Bimedians in a Regular Tetrahedron
Six edges of a tetrahedron fall naturally into 3 pairs of the opposites - the non-intersecting edges. From the point of view of the four vertices, the latter can be split into 2 pairs in three ways. Either way, there are exactly three line segments joining the midpoints of the opposite edges. Three such segments intersect in a point which is the barycenter of the four material points of equal mass placed at the vertices of the tetrahedron. These are called bimedians of the tetrahedron. The applet helps observe the fact that in a regular tetrahedron the bimedians are pairwise orthogonal. It also suggests a simple proof of this fact.
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A regular tetrahedron can be embedded into a cube. The bimedians then serve to join the centers of the opposite faces of the cube. By any measure, these lines are pairwise orthogonal.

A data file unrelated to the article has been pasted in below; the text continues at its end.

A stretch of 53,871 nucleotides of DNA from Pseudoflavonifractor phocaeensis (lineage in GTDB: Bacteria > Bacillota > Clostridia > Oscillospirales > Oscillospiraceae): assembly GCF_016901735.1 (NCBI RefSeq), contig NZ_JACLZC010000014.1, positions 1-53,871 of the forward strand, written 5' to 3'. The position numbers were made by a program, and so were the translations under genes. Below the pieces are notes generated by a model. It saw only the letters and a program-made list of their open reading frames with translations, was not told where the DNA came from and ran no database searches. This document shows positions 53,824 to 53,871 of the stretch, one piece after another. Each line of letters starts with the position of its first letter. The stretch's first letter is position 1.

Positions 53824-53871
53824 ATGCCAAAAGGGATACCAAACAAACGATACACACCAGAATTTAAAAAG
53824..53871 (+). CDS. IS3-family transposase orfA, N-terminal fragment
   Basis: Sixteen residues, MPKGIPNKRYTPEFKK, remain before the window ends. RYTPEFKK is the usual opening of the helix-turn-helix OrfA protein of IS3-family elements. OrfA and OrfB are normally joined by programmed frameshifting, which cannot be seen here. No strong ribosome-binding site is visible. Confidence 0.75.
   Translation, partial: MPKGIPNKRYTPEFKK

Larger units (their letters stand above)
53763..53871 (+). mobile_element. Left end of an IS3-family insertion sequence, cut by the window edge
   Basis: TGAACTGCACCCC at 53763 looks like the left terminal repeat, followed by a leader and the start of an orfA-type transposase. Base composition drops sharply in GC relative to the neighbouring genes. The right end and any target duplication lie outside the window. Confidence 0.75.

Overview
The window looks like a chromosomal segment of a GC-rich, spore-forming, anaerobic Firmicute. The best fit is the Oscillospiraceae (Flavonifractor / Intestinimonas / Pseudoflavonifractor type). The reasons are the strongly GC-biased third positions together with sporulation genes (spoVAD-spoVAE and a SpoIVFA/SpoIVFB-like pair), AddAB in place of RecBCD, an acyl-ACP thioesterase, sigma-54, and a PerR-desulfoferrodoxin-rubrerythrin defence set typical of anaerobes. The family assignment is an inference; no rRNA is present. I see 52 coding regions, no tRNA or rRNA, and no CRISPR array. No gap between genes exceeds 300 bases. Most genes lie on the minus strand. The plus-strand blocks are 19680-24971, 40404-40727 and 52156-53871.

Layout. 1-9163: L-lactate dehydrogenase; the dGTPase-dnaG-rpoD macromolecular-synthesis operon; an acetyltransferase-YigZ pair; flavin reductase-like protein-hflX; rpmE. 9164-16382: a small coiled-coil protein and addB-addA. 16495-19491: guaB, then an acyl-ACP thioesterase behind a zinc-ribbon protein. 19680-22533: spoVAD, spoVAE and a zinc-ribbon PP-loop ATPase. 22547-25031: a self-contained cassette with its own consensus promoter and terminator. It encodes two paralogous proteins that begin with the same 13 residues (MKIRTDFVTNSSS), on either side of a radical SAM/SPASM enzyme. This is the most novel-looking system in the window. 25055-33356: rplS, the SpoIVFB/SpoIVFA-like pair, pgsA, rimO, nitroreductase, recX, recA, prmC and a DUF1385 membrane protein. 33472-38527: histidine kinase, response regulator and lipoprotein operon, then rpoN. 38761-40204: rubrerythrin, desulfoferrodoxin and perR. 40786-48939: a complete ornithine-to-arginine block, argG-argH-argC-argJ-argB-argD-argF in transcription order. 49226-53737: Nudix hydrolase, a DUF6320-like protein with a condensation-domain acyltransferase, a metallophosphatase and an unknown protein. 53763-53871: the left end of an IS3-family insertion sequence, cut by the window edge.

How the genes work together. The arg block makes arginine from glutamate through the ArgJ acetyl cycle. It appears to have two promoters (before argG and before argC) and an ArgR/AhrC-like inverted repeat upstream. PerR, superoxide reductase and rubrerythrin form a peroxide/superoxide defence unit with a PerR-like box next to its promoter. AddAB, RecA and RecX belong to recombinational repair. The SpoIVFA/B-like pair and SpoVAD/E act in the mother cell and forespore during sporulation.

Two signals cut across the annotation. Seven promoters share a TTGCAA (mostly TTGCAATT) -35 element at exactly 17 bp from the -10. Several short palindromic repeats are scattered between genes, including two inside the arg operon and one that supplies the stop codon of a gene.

Obviously, the same holds for a tetrahedron that can be embedded into a parallelopiped. For this to happen, the bimedians need to be orthogonal to the edges they join. This is a generalization of sorts, but it is not very interesting. Posing a problem we in fact stipulate its solution: if the bimedians of a tetrahedron are orthogonal to the edges they join, the three are then pairwise orthogonal. In a regular tetrahedron the required orthogonality is an unannunciated property implied by the embedding into a cube.
- C. W. Trigg, Mathematical Quickies, Dover, 1985, #148